Sunday, September 16, 2007


Talking Dialogue

John F. Haught is the Landegger Distinguished Professor of Theology at Georgetown University. and a Roman Catholic theologian* of some note. For the wider public, he is notable as the sole expert witness on theology to testify in the Kitzmiller case. Judge Jones said that Professor Haught:

... succinctly explained to the Court that the argument for ID is not a new scientific argument, but is rather an old religious argument for the existence of God. He traced this argument back to at least Thomas Aquinas in the 13th century ... [and] in the 19th century by Reverend Paley ... The only apparent difference between the argument made by Paley and the argument for ID ... is that ID's "official position" does not acknowledge that the designer is God ... [though] anyone familiar with Western religious thought would immediately make the association ... (Judge Jones' decision, pp. 24-25)

I have been reading Professor Haught's book, Science & Religion: From Conflict to Conversation (1995, Paulist Press, New York). Professor Haught does, in spades, what some people have criticized Richard Dawkins' much more widely known book, The God Delusion, for failing to do. Haught set out to discuss whether modern science is compatible with those religious beliefs that are more sophisticated than fundamentalism and creationism. Haught, if nothing else, produced a thought-producing ... and, no doubt, a blood pressure testing ... book in which most everybody will find something to hate.

Haught's approach, in a throwback to dialogues like Hume's, is to take certain issues nominally dividing science and religion and have proponents of four different views make their cases. The four viewpoints are:

1) Conflict: the view that religion is utterly opposed to science, with science invalidating religion -- essentially the atheist viewpoint;

2) Contrast: the position that religion and science are so completely different that conflict is logically impossible; both are valid but are or should be rigorously separated -- similar to Stephen Jay Gould's non-overlapping magesteria (NOMA);

3) Contact: religion and science are distinct, each has implications for the other, inevitably interacting, with religion necessarily adapting to new developments in science; and

4) Confirmation: similar to but supposedly distinct from the Contact model, holding religion as subtly but positively supporting scientific discovery, actually paving the way for some of science's ideas and even "blessing" science's search for "truth."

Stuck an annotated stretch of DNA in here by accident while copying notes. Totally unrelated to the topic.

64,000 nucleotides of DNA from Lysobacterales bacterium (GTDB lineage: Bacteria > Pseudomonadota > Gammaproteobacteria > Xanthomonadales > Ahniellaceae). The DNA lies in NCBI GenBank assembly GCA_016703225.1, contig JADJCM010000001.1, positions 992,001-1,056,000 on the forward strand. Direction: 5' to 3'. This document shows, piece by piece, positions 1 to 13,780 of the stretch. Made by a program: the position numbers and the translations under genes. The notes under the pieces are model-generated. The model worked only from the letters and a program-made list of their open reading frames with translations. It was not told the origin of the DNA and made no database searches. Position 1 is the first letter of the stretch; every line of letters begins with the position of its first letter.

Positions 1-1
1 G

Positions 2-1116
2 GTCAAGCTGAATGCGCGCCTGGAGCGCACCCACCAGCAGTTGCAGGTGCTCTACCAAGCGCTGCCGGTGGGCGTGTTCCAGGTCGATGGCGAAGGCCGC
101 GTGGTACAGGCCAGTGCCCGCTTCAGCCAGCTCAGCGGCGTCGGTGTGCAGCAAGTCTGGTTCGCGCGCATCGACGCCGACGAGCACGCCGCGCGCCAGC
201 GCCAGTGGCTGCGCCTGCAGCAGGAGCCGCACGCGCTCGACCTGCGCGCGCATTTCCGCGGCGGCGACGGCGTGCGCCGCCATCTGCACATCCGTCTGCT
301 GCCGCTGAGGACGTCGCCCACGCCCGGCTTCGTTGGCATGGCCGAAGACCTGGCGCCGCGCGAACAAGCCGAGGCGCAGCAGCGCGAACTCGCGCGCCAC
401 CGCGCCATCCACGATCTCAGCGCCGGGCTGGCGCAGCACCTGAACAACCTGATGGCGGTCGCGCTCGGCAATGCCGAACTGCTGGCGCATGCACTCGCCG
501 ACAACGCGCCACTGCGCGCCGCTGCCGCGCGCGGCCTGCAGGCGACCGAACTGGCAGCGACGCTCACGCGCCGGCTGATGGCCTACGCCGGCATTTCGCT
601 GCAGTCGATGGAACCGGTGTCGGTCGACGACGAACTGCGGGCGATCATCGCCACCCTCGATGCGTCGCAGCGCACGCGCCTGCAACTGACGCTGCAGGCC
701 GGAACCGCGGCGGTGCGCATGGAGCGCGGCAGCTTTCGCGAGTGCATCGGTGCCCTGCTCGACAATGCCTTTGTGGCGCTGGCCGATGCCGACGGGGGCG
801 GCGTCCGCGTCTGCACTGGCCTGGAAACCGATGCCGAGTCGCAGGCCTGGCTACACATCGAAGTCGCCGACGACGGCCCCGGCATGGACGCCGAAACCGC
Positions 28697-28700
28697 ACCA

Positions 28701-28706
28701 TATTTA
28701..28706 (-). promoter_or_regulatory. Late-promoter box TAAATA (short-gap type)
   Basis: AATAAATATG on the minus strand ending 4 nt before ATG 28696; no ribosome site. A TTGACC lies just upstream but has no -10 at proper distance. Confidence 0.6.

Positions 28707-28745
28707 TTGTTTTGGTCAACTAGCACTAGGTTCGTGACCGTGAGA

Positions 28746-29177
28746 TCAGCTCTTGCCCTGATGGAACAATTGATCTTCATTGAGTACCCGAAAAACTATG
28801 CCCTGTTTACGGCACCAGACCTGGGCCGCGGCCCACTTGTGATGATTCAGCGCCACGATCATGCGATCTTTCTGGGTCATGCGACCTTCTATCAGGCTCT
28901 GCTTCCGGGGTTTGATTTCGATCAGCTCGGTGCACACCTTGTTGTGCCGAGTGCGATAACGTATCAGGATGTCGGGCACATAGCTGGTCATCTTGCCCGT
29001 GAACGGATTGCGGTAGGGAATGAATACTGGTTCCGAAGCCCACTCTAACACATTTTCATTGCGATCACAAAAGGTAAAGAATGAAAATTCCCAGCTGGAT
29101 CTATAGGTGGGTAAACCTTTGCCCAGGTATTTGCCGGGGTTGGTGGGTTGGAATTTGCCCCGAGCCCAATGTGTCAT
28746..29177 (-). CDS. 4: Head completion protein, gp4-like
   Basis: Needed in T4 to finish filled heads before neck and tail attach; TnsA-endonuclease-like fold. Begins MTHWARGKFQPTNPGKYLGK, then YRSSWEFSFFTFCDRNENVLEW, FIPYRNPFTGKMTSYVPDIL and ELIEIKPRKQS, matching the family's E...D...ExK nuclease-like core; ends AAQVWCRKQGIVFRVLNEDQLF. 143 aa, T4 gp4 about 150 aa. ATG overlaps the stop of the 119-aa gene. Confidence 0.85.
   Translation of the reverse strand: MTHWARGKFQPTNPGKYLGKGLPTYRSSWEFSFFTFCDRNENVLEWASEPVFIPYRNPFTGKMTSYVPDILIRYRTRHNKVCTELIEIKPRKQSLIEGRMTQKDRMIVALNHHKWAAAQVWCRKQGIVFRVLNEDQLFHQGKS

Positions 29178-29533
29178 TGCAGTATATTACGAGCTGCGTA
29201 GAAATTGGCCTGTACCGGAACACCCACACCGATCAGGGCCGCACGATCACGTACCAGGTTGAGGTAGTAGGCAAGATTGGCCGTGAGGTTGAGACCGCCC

The issues examined include: "Is Religion Opposed to Science?", "Does Science Rule Out a Personal God?" and "Is Life Reducible to Chemistry?" The dangers of this approach are many. The attempt to break down complex views about a broad subject into only four categories is bound to result in blurred borders, a problem Haught acknowledges. For example, the most stark division -- atheism vs. theism -- crowds out any other in Haught's book. All Haught's advocates except the atheistic Conflict supporter, speak of their theology's relation to science. My own agnosticism, tending to the Contrast view, with dollops of Contact and Conflict, finds no voice in the dialogue. But that is a relatively small point, easily enough filled in by the reader.

A larger danger is failing to fairly represent the arguments of one's opponent's -- the charge that has been made against Dawkins. Haught admits his preference for the Contact view, supplemented by Confirmation. He sees that as the "most fruitful and reasonable response to the unfortunate tension that has held so many scientists away from an appreciation of religion and an even larger number of religious people from enjoying the discoveries of science." Needless to say, many will reject even the attempt.

There is no way, of course, that Haught could perfectly succeed in representing all sides. Proponents of atheism will, no doubt, complain that Haught has missed the nuances of their arguments and many religious advocates may object that he has given too much credit to science. In fact, Haught hopes that the "polemical edge" he gave each proponent won't serve as an indicator of dead-end hostility but only as an inducement to discussion. In my opinion, Haught has, despite the dangers, produced a stimulating and valuable work that belies the notion that there are no sophisticated arguments for theism. But, as Haught himself states, it is less a conversation than a prologue to a conversation.

Now, if we can only get somebody interested in listening.


* In the interests of full disclosure, I was raised in the Roman Catholic religion and attended Catholic schools for sixteen years, through college, the latter under the gentle tutelage of Jesuits. I had lost what faith I might ever have had well before the end of that time but it is possible, as my wife often says, that "you can take the boy out of the Church but you can't take the Church out of the boy." In any event, during those years, I met many people who struck me as possessing both a deep faith and considerable intellectual rigor . Those experiences no doubt resulted in my being less disdainful of believers than I might otherwise have been and less certain of the righteousness of my own infidelity.

I find this post of interest, because I've been following comments raised by this post at ScienceBlogs.
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